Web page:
After giving birth to my son and becoming a mom for the first time, I can say without doubt or hesitation that my heart is whole. My vagina, on the other hand, is not.
At my six-week postpartum check up, my doctor began the exam with “Well, that’s a shame.”
Not words you want to hear when you have countless undissolved stitches in a very sensitive area of your body and you haven’t been brave enough to look down there yet to examine the damage for yourself. Almost as bad as hearing that same doctor ask, “Where’s the other needle?” after inserting said stitches. The thirty seconds or so it took to find that sucker were as terrifying as the birth itself.
(Lest I give the wrong impression of her, she actually is a fabulous doctor. I was lucky enough to have a shift change during my labor—Oh joy!—and my kid chilled in my birth canal for a couple harrowing hours while my first doc passed off the baton. The new one walked in, introduced herself, and promptly delivered my baby minutes later. Now that’s what I call service.)
So what’s wrong now?
“The stitches in your labia didn’t hold.”
I knew I shouldn’t have done those dang squats so soon after popping the kid out. Like a good little postpartum patient, I had wanted to start strengthening my pelvic floor muscles so I wouldn’t pee myself every time I laughed/coughed/ sneezed/stood up/blinked. Maybe I pushed it too hard?
“Here, it’s not so bad.”
She nonchalantly passed me a hand mirror so I could see for myself. Without going into too much detail, the left interior edge of my genitalia, which should have run seamlessly from top to bottom, was basically split in two. The top half now formed a completely detached entity of its own. My own little labia finger.
“I have a flap.”
“Well, we can always fix it when you have your next one!”
Seriously? I have to go through this whole friggin’ ordeal AGAIN just to have my vagina fixed?
After the appointment, I sat in my car, put my head on the steering wheel, and sobbed for a good minute (literally a minute—my six-week-old son was in the back screaming his head off).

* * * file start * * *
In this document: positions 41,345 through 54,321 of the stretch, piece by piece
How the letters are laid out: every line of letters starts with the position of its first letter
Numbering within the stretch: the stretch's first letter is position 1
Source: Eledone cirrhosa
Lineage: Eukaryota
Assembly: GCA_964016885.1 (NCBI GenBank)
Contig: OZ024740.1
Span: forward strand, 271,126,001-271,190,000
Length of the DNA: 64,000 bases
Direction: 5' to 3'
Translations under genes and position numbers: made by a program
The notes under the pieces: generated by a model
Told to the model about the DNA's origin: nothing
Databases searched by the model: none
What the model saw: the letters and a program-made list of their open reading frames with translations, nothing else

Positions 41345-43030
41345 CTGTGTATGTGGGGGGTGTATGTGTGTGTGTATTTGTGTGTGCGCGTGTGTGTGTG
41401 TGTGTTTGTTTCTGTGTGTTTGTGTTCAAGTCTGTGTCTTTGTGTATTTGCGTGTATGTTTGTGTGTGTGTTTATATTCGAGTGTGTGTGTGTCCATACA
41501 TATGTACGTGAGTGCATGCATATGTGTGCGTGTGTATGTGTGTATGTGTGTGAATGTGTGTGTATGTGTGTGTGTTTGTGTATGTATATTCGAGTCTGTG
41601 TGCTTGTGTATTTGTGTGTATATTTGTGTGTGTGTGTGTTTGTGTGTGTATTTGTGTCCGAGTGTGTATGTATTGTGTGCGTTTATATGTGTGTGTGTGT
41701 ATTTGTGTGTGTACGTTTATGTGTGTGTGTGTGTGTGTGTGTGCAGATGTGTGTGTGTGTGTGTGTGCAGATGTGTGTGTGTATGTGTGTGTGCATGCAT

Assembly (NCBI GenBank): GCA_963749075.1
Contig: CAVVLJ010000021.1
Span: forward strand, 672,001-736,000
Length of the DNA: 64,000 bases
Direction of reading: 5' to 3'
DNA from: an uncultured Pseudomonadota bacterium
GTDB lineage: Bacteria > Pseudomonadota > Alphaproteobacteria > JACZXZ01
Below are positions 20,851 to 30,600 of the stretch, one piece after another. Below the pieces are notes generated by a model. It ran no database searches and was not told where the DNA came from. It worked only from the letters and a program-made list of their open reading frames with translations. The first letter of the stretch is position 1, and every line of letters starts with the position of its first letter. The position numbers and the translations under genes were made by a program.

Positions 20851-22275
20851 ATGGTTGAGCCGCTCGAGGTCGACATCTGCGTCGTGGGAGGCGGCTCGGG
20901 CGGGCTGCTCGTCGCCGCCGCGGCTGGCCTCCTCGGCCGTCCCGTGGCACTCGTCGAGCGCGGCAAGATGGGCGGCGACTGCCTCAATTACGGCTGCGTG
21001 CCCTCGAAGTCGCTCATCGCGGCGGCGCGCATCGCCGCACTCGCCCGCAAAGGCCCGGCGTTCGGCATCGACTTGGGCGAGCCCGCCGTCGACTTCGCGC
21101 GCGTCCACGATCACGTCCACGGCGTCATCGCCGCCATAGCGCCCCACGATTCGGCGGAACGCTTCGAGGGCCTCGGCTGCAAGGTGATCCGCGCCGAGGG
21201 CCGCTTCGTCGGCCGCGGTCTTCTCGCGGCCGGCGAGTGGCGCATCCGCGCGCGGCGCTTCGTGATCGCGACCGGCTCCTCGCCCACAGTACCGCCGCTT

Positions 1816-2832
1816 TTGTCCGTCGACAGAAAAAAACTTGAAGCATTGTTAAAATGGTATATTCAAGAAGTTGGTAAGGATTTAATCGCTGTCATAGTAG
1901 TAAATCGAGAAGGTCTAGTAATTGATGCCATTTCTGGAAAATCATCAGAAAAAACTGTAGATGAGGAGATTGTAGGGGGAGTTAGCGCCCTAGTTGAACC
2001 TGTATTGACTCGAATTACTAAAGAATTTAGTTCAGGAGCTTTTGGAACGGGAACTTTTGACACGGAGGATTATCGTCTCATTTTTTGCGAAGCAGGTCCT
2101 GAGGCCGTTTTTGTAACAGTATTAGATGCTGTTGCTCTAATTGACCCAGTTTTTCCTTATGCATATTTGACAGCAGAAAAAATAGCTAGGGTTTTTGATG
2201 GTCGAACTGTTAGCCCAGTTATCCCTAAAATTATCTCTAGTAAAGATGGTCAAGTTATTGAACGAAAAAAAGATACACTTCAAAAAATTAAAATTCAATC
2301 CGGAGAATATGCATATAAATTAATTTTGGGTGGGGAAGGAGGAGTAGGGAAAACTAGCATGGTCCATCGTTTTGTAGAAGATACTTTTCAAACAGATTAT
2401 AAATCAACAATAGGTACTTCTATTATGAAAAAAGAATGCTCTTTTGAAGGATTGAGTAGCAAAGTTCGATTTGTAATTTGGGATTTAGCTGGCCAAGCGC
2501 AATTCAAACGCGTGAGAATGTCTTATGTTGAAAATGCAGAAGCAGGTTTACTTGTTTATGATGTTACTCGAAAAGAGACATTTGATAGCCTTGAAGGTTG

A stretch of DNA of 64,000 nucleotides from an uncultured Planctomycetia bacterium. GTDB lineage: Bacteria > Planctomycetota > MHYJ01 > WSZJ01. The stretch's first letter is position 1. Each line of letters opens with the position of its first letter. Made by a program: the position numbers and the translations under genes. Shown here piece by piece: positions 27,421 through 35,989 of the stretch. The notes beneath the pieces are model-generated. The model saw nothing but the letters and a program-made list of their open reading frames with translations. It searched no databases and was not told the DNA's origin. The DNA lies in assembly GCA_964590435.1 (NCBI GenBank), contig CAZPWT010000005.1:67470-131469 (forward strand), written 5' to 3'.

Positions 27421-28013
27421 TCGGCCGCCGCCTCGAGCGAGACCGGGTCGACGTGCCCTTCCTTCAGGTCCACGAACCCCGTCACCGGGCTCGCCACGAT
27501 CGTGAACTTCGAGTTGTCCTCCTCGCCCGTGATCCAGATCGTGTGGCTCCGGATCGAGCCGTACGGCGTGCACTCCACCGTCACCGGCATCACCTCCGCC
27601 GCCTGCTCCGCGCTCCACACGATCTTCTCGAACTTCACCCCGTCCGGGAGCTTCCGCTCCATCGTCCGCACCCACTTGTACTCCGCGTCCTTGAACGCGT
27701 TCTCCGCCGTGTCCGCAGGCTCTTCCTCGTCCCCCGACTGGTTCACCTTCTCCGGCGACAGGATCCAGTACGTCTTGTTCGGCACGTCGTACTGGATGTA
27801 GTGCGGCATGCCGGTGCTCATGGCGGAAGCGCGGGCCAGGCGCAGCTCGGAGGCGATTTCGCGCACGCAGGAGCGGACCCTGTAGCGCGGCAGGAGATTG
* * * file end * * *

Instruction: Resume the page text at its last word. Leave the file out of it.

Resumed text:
I mourned the loss of my pre-baby vagina. To me, it was symbolic of the huge transition that motherhood had been—the literal and physical transformation of every aspect of my life.
I tried bitching to my mom friends about it, but my cries fell on deaf ears. When a group of us got together and the talk of breastfeeding and co-sleeping and teething inevitably turned to “Who has the craziest birth story,” my flappy labia didn’t even place. One friend had a fourth-degree tear with her son. As she so eloquently put it, “My vagina and butthole became one.” Another was in labor for approximately three days before she pushed out a ten pounder.
Since my perineum was still fully intact, they weren’t particularly sympathetic to my plight.
If there’s an upside to this, it’s that my husband has never mentioned anything about it (to me). And since it’s highly unlikely that I’ll ever be either a vagina model or a porn star, it’s safe to assume I’ll be spared any public scrutiny or embarrassment over it.
That said, I wish I could say that I don’t worry about it anymore, or that I even think of it like some women do their stretch marks: the courageous, hard-earned stripes of a mother tiger. Rowr. But I don’t feel like a tiger. My crotch is one of those creepy hairless cats. It might be cuddly, but it looks f*cking weird.
Just when I’m starting to forget that it’s even there, when I’m finally getting comfy in this new postpartum bod, my little flap will randomly get caught or tugged in some strange way and I’ll get a little twinge of discomfort. As if to mock me that I’m no longer the same, sexy lady I was pre-motherhood.
I know, I know. This is where you say, “But you’re still sexy! Motherhood IS sexy!” Some of you might tell me to embrace it. (Or suck it up, buttercup.) I say that some things—like stretch marks or a loose va-jay-jay—are par for the course when it comes to pregnancy and childbirth. IMHO, a labia flap is not one of them.
Sometimes, accepting your postpartum body is just not an option.
So I got pregnant again six months after giving birth to my first. Any time I get a question about child spacing from a nosy inquirer, I tell them the truth: I wanted to have a second immediately because I couldn’t stand my deformed labia and wanted it fixed, stat.
That really shuts ‘em up.
Okay, okay, that’s definitely not the real (only) reason, but when I get particularly down on myself about the challenges of having two under two, I can’t deny it’s a small source of comfort.
I might not sleep again for years. I might be swimming in diapers for eons. I might not have sex again until they leave the house.
But at least I’ll have a beautiful vagina.
And this time, those stitches better f*cking hold.